Red Ant Chutney: The majority of people think of red ants as small insects whose bite may make you squirm in anguish. Red ants and their eggs, on the other hand, are a popular chutney among diners in India's eastern states of Chhattisgarh, Odisha, and Jharkhand. The paste is a popular delicacy in Chhattisgarh's Bastar area, where it's known as chaprah (meaning "leaf basket," a reference to the nests that ants build-out of sal tree leaves).
In the tribal areas of the nation, red ant chutney is traditionally used as a medicine. It's a concoction of red ants and green chillies that tribals in several states, including Odisha and Chhattisgarh, consume to treat flu, cough, common cold, breathing problems, fatigue, and other illnesses.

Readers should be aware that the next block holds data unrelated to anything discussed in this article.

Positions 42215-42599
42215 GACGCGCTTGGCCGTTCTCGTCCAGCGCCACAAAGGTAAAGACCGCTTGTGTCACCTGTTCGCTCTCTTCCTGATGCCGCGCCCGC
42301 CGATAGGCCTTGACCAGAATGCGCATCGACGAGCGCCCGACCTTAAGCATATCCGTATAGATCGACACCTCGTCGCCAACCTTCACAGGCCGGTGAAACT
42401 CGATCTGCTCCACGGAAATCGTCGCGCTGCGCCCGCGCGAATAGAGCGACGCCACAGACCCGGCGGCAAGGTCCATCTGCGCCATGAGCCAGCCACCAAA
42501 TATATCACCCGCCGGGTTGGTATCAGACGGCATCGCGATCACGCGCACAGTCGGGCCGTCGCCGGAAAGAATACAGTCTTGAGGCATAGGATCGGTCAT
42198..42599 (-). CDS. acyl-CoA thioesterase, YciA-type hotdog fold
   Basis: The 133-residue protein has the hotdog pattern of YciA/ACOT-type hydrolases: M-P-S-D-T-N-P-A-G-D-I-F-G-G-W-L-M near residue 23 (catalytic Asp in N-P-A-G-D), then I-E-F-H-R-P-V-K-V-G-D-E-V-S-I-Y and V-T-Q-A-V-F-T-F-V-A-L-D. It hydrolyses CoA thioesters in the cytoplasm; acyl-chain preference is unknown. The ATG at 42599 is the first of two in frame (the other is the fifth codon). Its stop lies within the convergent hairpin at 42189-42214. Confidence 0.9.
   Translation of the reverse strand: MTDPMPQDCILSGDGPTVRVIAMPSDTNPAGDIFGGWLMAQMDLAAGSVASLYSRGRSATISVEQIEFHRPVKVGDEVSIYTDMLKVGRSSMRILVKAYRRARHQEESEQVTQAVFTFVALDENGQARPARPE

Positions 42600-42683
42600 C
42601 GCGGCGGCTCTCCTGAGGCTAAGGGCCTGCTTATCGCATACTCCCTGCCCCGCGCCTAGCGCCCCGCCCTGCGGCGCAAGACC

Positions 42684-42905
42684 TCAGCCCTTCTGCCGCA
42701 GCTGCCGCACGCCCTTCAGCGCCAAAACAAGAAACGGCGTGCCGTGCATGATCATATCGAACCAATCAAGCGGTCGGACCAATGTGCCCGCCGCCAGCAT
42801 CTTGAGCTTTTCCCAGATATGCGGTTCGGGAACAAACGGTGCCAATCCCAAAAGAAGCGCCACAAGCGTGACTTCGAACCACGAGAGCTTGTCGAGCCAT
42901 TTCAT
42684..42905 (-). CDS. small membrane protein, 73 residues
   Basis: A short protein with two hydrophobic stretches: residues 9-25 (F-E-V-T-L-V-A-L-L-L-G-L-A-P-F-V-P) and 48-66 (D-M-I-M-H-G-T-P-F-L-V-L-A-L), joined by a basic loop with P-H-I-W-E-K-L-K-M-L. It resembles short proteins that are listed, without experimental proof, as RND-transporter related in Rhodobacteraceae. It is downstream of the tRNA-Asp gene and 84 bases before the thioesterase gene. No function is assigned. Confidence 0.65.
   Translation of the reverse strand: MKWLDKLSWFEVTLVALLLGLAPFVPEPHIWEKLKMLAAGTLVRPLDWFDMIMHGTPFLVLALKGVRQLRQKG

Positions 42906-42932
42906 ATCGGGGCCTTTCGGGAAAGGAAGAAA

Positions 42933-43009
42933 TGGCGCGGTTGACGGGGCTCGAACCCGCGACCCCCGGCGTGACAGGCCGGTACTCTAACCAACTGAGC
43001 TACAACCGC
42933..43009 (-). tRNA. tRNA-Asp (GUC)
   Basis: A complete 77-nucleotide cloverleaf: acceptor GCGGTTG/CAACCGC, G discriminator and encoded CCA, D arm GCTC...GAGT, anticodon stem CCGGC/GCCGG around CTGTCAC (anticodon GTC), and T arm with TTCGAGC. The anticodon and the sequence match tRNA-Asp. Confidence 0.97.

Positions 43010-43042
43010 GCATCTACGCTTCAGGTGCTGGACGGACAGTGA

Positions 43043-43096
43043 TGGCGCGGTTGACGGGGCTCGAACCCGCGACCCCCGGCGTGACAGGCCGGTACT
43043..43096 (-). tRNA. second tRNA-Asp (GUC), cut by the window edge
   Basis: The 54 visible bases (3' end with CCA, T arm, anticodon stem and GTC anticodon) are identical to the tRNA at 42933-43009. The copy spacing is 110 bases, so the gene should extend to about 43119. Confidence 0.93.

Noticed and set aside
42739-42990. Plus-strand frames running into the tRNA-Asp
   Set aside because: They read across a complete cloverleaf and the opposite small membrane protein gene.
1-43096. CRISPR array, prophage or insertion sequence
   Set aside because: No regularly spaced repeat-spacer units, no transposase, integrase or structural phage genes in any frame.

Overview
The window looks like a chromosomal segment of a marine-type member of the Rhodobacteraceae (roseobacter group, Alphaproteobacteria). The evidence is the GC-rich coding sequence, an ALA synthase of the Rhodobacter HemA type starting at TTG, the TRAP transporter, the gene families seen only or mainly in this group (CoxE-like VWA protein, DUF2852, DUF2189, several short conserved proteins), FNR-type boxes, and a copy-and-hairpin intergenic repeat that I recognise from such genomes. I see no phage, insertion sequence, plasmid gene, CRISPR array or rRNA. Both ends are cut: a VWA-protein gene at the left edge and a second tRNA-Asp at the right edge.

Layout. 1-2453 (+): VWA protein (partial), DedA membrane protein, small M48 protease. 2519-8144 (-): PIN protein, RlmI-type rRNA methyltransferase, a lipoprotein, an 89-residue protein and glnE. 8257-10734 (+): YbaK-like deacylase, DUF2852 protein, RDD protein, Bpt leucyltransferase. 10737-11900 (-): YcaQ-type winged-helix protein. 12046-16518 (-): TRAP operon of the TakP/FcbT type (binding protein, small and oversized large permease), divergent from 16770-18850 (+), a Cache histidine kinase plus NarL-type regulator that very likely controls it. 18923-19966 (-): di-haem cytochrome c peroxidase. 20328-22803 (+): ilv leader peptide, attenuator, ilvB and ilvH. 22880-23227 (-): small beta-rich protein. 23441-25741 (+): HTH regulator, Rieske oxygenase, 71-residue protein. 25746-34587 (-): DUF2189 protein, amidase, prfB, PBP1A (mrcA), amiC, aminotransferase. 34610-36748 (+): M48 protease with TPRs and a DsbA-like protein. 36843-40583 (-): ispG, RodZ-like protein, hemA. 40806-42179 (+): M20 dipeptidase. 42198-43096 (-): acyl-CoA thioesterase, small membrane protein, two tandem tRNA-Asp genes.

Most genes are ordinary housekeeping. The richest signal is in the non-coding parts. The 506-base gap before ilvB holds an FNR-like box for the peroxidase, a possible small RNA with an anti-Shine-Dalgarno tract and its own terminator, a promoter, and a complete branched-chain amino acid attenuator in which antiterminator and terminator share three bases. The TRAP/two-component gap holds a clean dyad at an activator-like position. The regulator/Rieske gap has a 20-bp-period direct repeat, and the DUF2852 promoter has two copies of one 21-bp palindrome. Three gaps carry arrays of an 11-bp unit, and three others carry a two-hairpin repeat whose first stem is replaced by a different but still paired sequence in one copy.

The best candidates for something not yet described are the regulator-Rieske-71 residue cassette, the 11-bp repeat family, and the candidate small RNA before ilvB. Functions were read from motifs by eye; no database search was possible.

The hot chutney is believed to have therapeutic characteristics, including antibacterial capabilities that can aid in the treatment of gastrointestinal illnesses. The chutney also contains protein, calcium, and zinc, all of which are beneficial to the immune system.
During the summer, red ants can be seen in large numbers in forests. The finished chutney, as well as dried ants and eggs, may be found at local markets in Chhattisgarh, Odisha, and Jharkhand.
Earlier, the high court issued an order in response to public interest litigation (PIL) challenging the government's apparent delay on a request for study into the usefulness of red ant chutney in the treatment of Covid. Nayadhar Padhial, a Baripada-based engineer, had filed the petition.
In its December 24 order, the court instructed the director-general of the Ministry of Ayush and the director-general of the Council of Scientific and Industrial Research to decide on the petitioner's submission and issue an appropriate order within three months.